Inflation Is About More Than Printing Money

In November 2021, I wrote an article about how printing money alone does not necessarily create inflation. Inflation

The point in that one was printing money doesn’t cause inflation unless people spend it. In 2020 and 2021, much money was created, but inflation failed to show up. The reason was another factor – the velocity of money. That is about how fast money turns over. It is usually around two times a year, but it had dropped to about 1.4 times a year by the end of 2020. People mostly held on to money or used it to pay down debt because they feared for worse to come. Paying down debt or holding the money has no effect on prices.

On the 16th of June 2022, I did another article about inflation and pointed out that inflation is an intersection metric. It is caused by at least two things. The supply of unearned money and the supply of goods and services to spend it on. A policy could be aimed at either side. Interest, to reduce the people’s ability to buy, for example.

Connecting the pieces. 

Have you noticed that if you dispose of some dust-collecting book, file, or tool, not more than two days after the recycling or garbage has been collected, a need for it will appear? Writing articles is like that too. You should expect to find another sound point as soon as it is done. About 12 hours after I finished the article for the 16th, The Wall Street Journal published the missing link. “We Need To Know What Reagan Knew About Economics”

Ronald Reagan, when he took office in 1981, faced high interest rates and high inflation. Did he use policies that reduced the money supply or raised rates further? No! He advanced an approach based on supply-side economics, known as Reaganomics. He wanted the extra money invested in new supply and improved productivity.

Reaganomics compared.

If you don’t spend the extra printed money, it does not affect the price level. In 2020, people reduced debt or held cash against the risk of future shocks. By mid-2021, the fear began to shrink, and some of the money appeared to buy things people had postponed. By mid-summer, You would have been hard-pressed to find a boat to buy. That rush to spend while the supply of goods has not increased induces inflation.

Reaganomics involved two things.

  1. Cut taxes, so the people had more “earned” cash to spend. Spending money that is earned does not raise prices because goods and services are produced simultaneously. While the government had to borrow money to meet its needs, it was not new spending that could lead to inflation. It just supplied existing government services.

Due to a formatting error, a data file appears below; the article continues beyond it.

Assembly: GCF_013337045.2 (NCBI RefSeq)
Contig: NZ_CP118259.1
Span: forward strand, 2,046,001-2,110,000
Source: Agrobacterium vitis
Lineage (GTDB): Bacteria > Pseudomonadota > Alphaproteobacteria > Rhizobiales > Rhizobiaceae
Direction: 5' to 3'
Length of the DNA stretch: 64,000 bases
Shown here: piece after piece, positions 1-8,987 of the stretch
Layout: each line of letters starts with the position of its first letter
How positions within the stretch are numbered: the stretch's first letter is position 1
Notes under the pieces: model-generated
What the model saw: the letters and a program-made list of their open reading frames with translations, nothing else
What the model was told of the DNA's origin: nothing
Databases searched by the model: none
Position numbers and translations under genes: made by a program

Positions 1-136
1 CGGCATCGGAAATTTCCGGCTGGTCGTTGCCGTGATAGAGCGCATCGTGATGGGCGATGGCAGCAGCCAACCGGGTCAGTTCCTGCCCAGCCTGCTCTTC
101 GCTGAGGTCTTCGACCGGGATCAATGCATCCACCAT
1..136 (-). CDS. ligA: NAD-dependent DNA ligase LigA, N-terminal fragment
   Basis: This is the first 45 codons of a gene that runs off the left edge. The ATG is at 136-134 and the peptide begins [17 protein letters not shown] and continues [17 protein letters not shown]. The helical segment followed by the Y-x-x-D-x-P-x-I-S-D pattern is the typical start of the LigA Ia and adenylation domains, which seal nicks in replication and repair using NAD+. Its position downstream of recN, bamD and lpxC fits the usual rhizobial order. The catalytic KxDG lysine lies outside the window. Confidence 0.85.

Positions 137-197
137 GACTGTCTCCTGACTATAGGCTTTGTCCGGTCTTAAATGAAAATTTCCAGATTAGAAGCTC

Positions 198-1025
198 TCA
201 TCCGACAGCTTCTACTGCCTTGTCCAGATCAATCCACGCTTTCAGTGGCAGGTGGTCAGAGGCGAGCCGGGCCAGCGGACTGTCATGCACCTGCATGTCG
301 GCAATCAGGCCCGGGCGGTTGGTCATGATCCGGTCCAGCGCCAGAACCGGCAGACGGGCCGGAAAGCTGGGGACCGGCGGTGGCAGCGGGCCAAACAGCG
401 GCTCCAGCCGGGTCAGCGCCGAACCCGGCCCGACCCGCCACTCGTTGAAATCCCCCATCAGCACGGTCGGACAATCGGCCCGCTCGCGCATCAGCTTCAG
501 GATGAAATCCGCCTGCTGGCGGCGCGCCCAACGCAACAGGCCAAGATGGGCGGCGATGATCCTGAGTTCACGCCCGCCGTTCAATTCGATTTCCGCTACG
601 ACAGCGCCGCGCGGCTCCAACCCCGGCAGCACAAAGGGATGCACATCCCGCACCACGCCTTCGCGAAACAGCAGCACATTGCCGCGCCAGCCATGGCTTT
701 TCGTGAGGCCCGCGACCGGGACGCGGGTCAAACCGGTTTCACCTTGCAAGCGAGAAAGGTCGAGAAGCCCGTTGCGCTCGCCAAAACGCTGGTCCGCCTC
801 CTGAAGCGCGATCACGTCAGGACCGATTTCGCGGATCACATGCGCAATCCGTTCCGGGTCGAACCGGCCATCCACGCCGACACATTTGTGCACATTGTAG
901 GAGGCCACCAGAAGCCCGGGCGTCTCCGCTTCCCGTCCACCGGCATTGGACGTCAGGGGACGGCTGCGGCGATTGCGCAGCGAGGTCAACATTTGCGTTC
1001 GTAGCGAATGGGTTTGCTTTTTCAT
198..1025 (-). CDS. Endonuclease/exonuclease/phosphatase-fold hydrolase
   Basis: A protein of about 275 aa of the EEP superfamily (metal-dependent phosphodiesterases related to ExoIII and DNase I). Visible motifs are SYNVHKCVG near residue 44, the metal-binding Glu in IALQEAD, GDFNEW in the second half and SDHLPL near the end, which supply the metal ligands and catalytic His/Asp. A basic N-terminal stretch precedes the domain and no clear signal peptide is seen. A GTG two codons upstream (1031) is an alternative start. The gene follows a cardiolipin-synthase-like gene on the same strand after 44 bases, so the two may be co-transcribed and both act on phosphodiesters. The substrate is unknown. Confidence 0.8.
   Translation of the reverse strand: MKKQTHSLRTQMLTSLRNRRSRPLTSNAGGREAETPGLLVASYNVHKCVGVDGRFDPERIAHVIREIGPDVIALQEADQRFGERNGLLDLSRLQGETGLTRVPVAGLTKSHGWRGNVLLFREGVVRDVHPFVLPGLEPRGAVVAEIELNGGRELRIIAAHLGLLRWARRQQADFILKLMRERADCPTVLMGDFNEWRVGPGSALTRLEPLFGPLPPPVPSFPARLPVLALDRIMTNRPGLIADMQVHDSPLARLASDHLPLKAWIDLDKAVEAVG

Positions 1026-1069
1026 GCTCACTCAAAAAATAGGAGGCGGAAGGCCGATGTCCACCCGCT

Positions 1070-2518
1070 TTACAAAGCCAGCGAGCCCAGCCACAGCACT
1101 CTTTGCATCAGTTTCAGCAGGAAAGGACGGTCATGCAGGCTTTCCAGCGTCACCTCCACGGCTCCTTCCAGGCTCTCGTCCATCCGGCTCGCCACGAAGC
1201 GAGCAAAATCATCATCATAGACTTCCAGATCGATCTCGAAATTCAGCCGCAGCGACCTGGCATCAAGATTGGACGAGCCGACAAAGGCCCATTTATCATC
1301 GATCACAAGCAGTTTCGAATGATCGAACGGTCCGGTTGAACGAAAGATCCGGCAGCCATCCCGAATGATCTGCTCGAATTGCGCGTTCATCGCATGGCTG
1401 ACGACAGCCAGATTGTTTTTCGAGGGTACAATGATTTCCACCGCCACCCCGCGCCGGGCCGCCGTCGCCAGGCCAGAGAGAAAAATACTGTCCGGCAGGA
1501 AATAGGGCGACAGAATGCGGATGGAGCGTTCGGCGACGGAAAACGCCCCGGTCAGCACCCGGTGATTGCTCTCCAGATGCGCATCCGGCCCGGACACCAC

2. Reagan changed the expectations. Reagan inspired people to expect the future to improve, so they saved and invested. The current administration is not inspiring confidence in the future. Quite the opposite.

When people are confident in the future

Reagan and/or his advisors knew that inflation goes away when the supply of money matches the supply of goods and services. The trick is using the earlier printed money to improve supply. When people are optimistic about the future and the behaviour of governments, they don’t spend their money on a new boat, car, house, or vacation. They invest.

As investment money came available, newly optimistic businesses invest in production capability, research and training.

Investing money has the same effect on prices as does reducing debt, so inflation tends to go away.

Expectations matter as much as what you can measure and calculate with a spreadsheet.

The bits to take away

If people today had confidence in the future, inflation would be much lower despite the massive money creation problem.

Inflation has many factors behind it. Printed money is just one.

Look to the other factors like scarcity of goods and the reasons for that situation.

Most of all, people spend rather than invest because they don’t trust the future. That mistrust is a political problem.


I build strategic, fact-based estate and income plans. The plans identify alternate ways to achieve spending and estate distribution goals. In the past, I have been a planner with a large insurance, employee benefits, and investment agency, a partner in a large international public accounting firm, CEO of a software start-up, a partner in an energy management system importer, and briefly in the restaurant business. I have appeared on more than 100 television shows on financial planning. I have presented to organizations as varied as the Canadian Bar Association, The Ontario Institute of Chartered Accountants, The Ontario Ministry of Agriculture and Food, and Banks – from CIBC to the Business Development Bank.

Be in touch at 705-927-4770 or by email at

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